I think that a legend would help with your proportional symbols. It is a stretch for people to pull the colors from you bar chart, particularly with Cherry Salmon. What color is that, black? If so every proportional symbol has several slivers of Cherry Salmon b/c you have used ;black line to separate them.

You use proportional symbols, but I can't find anything that explains what the proportions are, i.e. the range grade. Why are some circles larger then others?

You divide some nations into geographic regions, but give me no indication of where those regions are.

You use abbreviations like S.E. and S.W., I will have to assume that stands for Southeast and Southwest which is one word and not two. I wouldn't use abbreviations at all, and if I did I would keep it constant. Why North Coast B. C. and Southern British Columbia.

Hope this helps and thanks for sharing,
kru
"Ah, to see the world with the eyes of the gods is geography--to know cities and tribes, mountains and rivers, earth and sea, this is our gift."
Strabo 22AD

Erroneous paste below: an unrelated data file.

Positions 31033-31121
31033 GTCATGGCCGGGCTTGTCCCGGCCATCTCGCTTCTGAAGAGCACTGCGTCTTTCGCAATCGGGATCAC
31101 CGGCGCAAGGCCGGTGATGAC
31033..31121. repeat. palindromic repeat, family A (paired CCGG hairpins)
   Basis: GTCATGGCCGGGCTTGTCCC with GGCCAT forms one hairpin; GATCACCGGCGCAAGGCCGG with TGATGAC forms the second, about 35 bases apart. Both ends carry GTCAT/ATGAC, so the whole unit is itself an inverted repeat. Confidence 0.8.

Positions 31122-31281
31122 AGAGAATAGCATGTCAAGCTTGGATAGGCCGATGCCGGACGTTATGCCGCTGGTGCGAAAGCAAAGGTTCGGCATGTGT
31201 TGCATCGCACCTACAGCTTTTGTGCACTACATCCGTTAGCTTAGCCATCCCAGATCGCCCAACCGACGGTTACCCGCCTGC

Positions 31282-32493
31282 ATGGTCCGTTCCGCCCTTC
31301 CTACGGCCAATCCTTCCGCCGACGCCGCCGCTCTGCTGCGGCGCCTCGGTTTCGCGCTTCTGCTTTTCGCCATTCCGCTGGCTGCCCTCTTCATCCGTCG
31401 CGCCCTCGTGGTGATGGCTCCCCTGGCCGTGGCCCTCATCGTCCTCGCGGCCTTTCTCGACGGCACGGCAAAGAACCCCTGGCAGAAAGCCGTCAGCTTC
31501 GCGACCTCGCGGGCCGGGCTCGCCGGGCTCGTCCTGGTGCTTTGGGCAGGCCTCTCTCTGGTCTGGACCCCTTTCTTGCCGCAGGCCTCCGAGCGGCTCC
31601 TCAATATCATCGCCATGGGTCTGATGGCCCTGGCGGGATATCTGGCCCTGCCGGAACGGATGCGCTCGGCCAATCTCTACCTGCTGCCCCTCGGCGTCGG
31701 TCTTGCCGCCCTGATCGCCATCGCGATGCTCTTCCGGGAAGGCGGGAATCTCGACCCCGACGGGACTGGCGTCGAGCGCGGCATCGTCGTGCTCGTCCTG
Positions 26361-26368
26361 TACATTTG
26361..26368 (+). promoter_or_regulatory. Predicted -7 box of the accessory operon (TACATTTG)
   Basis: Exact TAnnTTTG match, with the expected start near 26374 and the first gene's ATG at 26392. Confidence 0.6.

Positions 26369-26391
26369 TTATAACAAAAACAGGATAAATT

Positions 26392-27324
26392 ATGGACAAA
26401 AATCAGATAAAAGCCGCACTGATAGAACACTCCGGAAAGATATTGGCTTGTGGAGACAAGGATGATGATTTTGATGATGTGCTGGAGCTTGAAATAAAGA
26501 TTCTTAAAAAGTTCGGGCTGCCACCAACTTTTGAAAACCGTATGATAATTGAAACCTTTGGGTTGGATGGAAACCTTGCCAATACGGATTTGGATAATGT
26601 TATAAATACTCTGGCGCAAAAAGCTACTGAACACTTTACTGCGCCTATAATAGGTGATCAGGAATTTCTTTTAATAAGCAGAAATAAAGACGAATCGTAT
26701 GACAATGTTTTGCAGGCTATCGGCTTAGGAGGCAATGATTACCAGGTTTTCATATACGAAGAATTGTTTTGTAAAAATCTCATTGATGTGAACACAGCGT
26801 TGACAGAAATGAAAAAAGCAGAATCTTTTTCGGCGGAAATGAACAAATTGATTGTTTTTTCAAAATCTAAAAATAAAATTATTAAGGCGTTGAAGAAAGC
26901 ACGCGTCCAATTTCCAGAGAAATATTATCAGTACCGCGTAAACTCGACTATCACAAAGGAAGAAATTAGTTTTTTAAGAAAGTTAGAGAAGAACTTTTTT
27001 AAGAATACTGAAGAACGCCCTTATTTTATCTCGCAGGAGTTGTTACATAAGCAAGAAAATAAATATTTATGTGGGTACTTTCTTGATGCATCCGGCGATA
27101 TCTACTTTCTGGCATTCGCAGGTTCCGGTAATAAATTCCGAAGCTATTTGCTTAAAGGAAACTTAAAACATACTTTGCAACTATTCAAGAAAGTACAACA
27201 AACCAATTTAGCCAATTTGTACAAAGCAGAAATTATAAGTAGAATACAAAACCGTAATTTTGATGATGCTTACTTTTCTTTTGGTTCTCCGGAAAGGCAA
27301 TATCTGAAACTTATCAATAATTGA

#3
MapMedia

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Excellent map!

At first glance this looks like a poster session map, not something placed in a report. A few minor tweaks will make it more suitable for a peer review report though...

1. Lose relief and tinting and rivers. Maybe choose a two tone pastel - tan for land, pale blue for oceans
2. Add national boundaries
3. Shade out nations not part of analysis (white or light gray?)
4. Place histogram vertically and directly on nation with number at top, reference this in legend
5. Bigger text for species release labels
6. Lose the 3D effects on histograms and pies
7. In legend, left justify captions, not center.